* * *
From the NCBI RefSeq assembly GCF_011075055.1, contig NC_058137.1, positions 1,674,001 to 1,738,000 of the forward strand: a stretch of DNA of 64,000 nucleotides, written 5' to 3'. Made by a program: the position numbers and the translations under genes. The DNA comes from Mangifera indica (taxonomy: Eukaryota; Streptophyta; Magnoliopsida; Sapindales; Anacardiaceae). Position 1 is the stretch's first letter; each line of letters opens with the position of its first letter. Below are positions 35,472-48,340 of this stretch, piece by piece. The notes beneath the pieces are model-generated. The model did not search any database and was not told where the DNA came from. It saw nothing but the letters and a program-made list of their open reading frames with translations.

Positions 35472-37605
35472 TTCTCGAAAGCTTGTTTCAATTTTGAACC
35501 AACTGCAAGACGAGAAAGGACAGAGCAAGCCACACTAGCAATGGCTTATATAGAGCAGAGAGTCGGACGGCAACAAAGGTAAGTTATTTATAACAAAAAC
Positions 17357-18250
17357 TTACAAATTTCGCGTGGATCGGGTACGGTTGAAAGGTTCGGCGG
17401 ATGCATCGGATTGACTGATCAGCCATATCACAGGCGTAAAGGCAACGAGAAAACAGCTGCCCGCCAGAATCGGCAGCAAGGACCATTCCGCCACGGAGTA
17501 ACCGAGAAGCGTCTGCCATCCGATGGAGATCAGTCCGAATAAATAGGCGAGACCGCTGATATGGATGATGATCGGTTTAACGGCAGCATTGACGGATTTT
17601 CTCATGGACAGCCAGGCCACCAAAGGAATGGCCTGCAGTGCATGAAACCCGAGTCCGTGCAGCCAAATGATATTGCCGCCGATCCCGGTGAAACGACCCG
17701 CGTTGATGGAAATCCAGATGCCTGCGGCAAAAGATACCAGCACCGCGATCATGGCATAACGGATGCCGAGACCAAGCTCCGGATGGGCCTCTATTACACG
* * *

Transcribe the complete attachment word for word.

From the NCBI RefSeq assembly GCF_011075055.1, contig NC_058137.1, positions 1,674,001 to 1,738,000 of the forward strand: a stretch of DNA of 64,000 nucleotides, written 5' to 3'. Made by a program: the position numbers and the translations under genes. The DNA comes from Mangifera indica (taxonomy: Eukaryota; Streptophyta; Magnoliopsida; Sapindales; Anacardiaceae). Position 1 is the stretch's first letter; each line of letters opens with the position of its first letter. Below are positions 35,472-48,340 of this stretch, piece by piece. The notes beneath the pieces are model-generated. The model did not search any database and was not told where the DNA came from. It saw nothing but the letters and a program-made list of their open reading frames with translations.

Positions 35472-37605
35472 TTCTCGAAAGCTTGTTTCAATTTTGAACC
35501 AACTGCAAGACGAGAAAGGACAGAGCAAGCCACACTAGCAATGGCTTATATAGAGCAGAGAGTCGGACGGCAACAAAGGTAAGTTATTTATAACAAAAAC
Positions 17357-18250
17357 TTACAAATTTCGCGTGGATCGGGTACGGTTGAAAGGTTCGGCGG
17401 ATGCATCGGATTGACTGATCAGCCATATCACAGGCGTAAAGGCAACGAGAAAACAGCTGCCCGCCAGAATCGGCAGCAAGGACCATTCCGCCACGGAGTA
17501 ACCGAGAAGCGTCTGCCATCCGATGGAGATCAGTCCGAATAAATAGGCGAGACCGCTGATATGGATGATGATCGGTTTAACGGCAGCATTGACGGATTTT
17601 CTCATGGACAGCCAGGCCACCAAAGGAATGGCCTGCAGTGCATGAAACCCGAGTCCGTGCAGCCAAATGATATTGCCGCCGATCCCGGTGAAACGACCCG
17701 CGTTGATGGAAATCCAGATGCCTGCGGCAAAAGATACCAGCACCGCGATCATGGCATAACGGATGCCGAGACCAAGCTCCGGATGGGCCTCTATTACACG